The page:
I know I need to make a change, so why is it so hard?

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I talk to a lot of people looking for a therapist from potential clients to friends to family and the common sentiment is this: I know I need to change, why can’t I just do it already?

It’s one thing to know what we need to change in our lives—from ending an old habit to making a shift in our lives. It’s a lot hard to actually make these changes day-to-day.

One (among many) reason for this difficulty is based in the nervous system and the brain. While we might know cognitively that all we need to do is move our bodies more, get more sleep, end a relationship, or set clearer boundaries, there is often a wide gap between mental knowing and our unconscious, body-based process.

This is why I work somatically, which means with the body and nervous system, because deep patterns are stored in our cells and tissues, rather than just in our minds. 

A way to work with a pattern of behavior that doesn’t seem to budge no matter how hard you try is to learn how to tune into your unconscious, which is through the body (or dreams, but that’s for another post).

In a therapy session what this looks like is that I bring your attention to your body over and over again. Sometimes this is very annoying. In the middle of a story I’ll stop you and ask you to check in with how you’re feeling. I stop myself and check in with how I’m feeling too. This isn’t meant to be super frustrating, but it is meant to slow us both down to listen more deeply to the meaning under the words.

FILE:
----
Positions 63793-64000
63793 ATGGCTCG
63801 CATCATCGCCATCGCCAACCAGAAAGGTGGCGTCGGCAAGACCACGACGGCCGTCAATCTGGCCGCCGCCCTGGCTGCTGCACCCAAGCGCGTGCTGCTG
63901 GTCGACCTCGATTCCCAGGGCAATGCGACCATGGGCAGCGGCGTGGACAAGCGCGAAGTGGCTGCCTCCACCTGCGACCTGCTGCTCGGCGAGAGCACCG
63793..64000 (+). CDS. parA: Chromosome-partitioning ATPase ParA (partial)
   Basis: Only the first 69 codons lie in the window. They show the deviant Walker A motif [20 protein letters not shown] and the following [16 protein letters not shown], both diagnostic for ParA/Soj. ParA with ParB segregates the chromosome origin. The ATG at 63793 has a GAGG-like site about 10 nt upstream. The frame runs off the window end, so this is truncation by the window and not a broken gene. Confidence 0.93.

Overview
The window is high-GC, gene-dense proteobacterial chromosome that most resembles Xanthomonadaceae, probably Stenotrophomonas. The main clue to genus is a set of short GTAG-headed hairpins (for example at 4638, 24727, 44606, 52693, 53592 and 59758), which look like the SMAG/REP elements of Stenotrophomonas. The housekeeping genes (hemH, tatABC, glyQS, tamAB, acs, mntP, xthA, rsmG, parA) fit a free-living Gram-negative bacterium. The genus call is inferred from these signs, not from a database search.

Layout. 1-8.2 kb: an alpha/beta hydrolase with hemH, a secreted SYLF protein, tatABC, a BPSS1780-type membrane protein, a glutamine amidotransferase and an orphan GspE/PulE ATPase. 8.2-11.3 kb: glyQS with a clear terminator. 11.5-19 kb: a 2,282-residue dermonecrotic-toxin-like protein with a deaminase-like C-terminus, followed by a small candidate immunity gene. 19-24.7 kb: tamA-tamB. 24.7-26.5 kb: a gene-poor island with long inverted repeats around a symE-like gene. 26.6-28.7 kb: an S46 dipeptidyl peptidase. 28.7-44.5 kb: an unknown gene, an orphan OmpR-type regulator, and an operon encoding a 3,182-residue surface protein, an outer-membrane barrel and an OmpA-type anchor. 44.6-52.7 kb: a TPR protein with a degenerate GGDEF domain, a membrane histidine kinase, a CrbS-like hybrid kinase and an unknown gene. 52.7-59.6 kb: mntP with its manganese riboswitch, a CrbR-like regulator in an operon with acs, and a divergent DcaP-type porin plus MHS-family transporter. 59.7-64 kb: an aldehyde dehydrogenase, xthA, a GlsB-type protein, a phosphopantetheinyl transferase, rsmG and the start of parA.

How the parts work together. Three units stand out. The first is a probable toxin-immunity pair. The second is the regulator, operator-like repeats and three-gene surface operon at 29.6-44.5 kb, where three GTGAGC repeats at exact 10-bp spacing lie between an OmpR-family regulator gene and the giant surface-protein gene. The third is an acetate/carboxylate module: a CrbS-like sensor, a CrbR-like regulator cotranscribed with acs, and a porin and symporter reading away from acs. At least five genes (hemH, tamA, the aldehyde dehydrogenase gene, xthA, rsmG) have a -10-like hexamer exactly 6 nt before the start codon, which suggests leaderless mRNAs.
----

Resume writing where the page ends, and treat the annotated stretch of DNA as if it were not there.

The body speaks in a different language than the mind. Learning that your stomach tightens when you think of making a change, or your feel nauseated when you imagine calling that friend, or you feel dizzy and “out of it” when deciding what to do next is important in exploring how you really feel about something in your life—not just how you think about it or wish you felt about it.

When we are able to listen to our bodies, not only our minds, we are able to make deeper, lasting changes. We are able to sequence trauma patterns that are stored in our nervous systems. We are able to release patterns that come from ancestral lineages we don’t even know the origins of. 

So practice listening to the language of your body—how does it speak to you? This will help you begin to notice underlying needs, feelings, and beliefs that might even surprise you. 

With reverence for these bodies we have, 
Kathryn

Kathryn Holt